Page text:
Voronoi cells, fractal dimensions and fibre composites.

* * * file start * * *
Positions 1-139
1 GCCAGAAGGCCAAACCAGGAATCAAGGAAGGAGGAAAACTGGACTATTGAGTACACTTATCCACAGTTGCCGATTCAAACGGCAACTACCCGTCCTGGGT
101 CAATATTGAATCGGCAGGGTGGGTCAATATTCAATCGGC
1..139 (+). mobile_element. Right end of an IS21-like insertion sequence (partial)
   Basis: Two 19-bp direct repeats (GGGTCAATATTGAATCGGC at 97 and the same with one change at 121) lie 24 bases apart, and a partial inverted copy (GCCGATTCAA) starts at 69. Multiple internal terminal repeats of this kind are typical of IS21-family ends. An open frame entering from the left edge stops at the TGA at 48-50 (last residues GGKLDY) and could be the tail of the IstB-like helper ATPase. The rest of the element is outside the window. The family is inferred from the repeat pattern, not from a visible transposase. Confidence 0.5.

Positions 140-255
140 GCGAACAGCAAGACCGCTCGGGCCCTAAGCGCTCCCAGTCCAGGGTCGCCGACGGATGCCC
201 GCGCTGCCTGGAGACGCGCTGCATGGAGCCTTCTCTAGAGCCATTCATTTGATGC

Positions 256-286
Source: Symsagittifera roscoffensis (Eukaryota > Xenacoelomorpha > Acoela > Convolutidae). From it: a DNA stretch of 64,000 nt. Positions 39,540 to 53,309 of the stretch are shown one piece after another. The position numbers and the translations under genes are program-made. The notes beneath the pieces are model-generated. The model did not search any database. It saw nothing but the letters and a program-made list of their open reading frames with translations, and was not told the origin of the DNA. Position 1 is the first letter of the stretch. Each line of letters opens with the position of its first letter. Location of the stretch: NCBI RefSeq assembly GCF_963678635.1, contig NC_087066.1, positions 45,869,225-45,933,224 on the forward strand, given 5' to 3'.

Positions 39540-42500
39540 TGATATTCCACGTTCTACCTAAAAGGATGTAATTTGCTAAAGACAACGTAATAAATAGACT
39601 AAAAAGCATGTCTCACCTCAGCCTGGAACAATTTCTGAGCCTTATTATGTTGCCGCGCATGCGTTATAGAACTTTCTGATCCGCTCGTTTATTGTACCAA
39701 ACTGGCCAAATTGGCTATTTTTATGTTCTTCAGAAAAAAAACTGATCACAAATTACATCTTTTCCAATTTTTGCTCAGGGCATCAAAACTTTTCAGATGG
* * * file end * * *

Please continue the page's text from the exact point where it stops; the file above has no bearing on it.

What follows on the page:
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The use of fibre-reinforced polymer matrix composite materials is growing at a faster rate than the gross domestic product (GDP) in many countries. An improved understanding of their processing and mechanical behaviour would extend the potential applications of these materials. For unidirectional composites, it is predicted that localized absence of fibres is related to longitudinal compression failure. The use of woven reinforcements permits more effective manufacture than for unidirectional fibres. It has been demonstrated experimentally that compression strengths of woven composites are reduced when fibres are clustered. Summerscales predicted that clustering of fibres would increase the permeability of the reinforcement and hence expedite the processing of these materials. Commercial fabrics are available which employ this concept using flow-enhancing bound tows. The net effect of clustering fibres is to enhance processability whilst reducing the mechanical properties. The effects reported above were qualitative correlations. To improve the design tools for reinforcement fabrics we have sought to quantify the changes in the micro/meso-structure of woven reinforcement fabrics. Gross differences in the appearance of laminate sections are apparent for different weave styles. The use of automated image analysis is essential for the quantification of subtle changes in fabric architecture. This paper considers Voronoi tessellation and fractal dimensions for the quantification of the microstructures of woven fibre-reinforced composites. It reviews our studies in the last decade of the process-property-structure relationships for commercial and experimental fabric reinforcements in an attempt to resolve the processing vs. properties dilemma. A new flow-enhancement concept has been developed which has a reduced impact on laminate mechanical properties.
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